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Articles Tagged with grand jury

One of the recent headlines in the Chicago Sun Times read, “Cook County prosecutors steer clear of judges in gun cases.” Gun charges can wreak havoc on your life and in the lives of your loved ones, and as reported in this article, prosecutors purposely avoid judges and instead go to grand juries to ensure they will get indictments for gun charges.

The State’s Attorney Anita Alvarez has actually ordered those prosecuting felony gun possession cases to present them to grand juries rather than go before a judge in a preliminary hearing.  In Illinois, grand juries and judges can both decide if there is probable cause for a trial, but grand juries are notorious for agreeing with the prosecutor and issuing an indictment. Judges can be less predictable, so the state’s attorney has decided to bypass them altogether.

How Does a Grand Jury Operate?

The recent announcement that the grand jury chose not to indict the Ferguson, Missouri police officer who shot and killed unarmed teenager Michael Brown this past summer on charges of first-degree murder or manslaughter raised many questions, the most troubling for many being, “Why shouldn’t Officer Wilson at least stand trial?”


Purpose of Chicago Grand Jury

It is often said that “a grand jury can indict a ham sandwich.” And while this is not true, the statement comes from the fact that the burden of proof the prosecution must meet in a grand jury is different than the burden of proof the prosecution must meet in a criminal trial. At trial, the prosecution must prove the defendant’s guilt beyond a reasonable doubt.

But in order for a grand jury to hand down an indictment, the prosecution must only prove that there is probable cause to show that the defendant committed the charged offense. If the grand jury finds that there is insufficient evidence that the defendant did not commit the crime, it will vote not to indict, and all charges against the defendant are dismissed.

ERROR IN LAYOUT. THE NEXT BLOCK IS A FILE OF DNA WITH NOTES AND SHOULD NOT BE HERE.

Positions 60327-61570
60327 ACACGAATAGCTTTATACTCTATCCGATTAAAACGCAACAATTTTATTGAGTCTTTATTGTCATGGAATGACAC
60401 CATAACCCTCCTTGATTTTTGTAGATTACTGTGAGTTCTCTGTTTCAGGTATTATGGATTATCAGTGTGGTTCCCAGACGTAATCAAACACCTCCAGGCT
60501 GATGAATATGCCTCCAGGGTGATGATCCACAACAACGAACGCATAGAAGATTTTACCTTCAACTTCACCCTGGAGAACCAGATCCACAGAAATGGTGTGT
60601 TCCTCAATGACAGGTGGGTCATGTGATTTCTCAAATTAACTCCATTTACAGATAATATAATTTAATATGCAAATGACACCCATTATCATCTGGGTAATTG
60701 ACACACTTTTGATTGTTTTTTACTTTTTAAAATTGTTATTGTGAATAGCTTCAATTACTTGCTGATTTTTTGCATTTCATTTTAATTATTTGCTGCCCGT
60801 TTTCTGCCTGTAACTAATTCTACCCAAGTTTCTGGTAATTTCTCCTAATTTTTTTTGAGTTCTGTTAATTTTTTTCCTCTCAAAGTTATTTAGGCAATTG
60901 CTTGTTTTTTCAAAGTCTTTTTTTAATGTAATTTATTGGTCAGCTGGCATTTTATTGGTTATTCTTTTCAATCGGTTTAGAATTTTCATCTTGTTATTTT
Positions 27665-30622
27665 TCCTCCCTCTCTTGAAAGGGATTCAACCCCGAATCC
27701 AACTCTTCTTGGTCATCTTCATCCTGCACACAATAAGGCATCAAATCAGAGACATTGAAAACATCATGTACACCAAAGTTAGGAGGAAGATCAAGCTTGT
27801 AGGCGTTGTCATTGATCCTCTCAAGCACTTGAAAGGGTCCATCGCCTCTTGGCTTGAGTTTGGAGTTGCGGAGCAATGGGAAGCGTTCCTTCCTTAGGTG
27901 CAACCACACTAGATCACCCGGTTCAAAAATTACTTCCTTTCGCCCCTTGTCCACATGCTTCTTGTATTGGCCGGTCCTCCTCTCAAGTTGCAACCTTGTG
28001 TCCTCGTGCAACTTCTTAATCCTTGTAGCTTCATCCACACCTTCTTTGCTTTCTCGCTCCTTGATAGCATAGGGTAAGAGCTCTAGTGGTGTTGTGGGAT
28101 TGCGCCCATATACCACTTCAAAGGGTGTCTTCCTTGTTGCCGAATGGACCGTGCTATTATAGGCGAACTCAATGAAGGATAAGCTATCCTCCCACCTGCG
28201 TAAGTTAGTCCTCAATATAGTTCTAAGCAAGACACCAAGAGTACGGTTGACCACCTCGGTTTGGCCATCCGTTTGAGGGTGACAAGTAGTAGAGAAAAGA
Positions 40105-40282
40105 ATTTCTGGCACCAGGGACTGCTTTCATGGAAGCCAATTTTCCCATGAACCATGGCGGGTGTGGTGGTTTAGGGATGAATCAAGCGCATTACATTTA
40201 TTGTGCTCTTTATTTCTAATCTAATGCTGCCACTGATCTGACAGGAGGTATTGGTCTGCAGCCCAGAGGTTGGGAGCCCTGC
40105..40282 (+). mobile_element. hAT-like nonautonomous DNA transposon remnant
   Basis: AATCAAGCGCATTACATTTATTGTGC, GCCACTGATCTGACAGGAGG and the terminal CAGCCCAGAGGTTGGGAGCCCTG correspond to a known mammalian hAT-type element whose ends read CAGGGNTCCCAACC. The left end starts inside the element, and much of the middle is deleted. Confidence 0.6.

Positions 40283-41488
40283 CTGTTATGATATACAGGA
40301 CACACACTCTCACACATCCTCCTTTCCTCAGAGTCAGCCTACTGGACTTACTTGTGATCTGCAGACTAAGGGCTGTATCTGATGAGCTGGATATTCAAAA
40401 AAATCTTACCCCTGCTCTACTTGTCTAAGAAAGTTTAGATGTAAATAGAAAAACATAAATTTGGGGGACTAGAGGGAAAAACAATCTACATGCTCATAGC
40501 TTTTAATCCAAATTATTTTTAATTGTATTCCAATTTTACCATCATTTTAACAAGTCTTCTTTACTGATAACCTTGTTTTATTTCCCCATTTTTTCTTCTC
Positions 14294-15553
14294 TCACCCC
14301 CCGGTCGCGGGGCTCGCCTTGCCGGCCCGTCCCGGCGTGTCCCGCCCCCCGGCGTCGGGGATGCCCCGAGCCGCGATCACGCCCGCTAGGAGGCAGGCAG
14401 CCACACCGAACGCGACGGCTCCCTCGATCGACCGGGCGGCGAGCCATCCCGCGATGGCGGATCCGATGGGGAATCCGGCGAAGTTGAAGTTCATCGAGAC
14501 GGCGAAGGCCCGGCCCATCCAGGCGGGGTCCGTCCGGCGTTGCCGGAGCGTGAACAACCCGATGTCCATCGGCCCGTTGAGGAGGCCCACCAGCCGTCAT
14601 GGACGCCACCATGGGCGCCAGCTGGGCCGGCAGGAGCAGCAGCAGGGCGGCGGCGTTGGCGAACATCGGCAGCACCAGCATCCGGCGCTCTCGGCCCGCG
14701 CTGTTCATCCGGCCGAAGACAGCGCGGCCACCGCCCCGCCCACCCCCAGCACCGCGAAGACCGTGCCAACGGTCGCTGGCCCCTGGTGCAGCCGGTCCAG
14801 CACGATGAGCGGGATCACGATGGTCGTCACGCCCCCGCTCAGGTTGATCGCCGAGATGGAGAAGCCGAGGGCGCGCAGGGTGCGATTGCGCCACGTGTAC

The purpose of the grand jury, then, is not to decide the guilt or innocence of a criminal defendant, although arguably, the fact that they found insufficient evidence to send the defendant to trial is tantamount to their profession of his innocence.

How the Grand Jury Works

The grand jury is similar to a jury in a criminal trial in that the jurors review evidence provided by the prosecutor and hear witness testimony. But in many ways it is quite different. Because the purpose of the proceeding is to determine if there is sufficient evidence to put the defendant on trial, and not to determine his guilt or innocence, only the prosecution puts on a case; the jurors never hear from the defense attorney.

In fact, a defense attorney is not present at the grand jury and, unless the prosecution plans to call him as a witness, neither is the defendant. Grand jury proceedings are secret, and the testimony, evidence and witnesses presented in the proceedings are also kept secret, unless ordered released by the judge or released by the prosecutor as part of his duties. Grand jury proceedings are so secret, that in some cases the person being indicted does not even know that he is the subject of a grand jury until the indictment is handed down.

All evidence, regardless of whether it will ultimately be admitted in court, is presented to the grand jury. The regular rules of evidence that apply to criminal trials are inapplicable in grand juries. And again, because the purpose of the grand jury is only to determine if there is enough evidence to support the idea that the defendant committed the charged crime, and not to prove his guilt or innocence, it does not matter whether the evidence was obtained in violation of the Fourth Amendment prohibition against unlawful search and seizures or any other law. Any evidence the prosecution has against the defendant is presented.

In addition to the evidence presented by the prosecution, the grand jury may consider information called to its attention by the court or learned in its investigation of other matters. The grand jury may also request permission to conduct its own investigation, including the right to subpoena witnesses or other documents.

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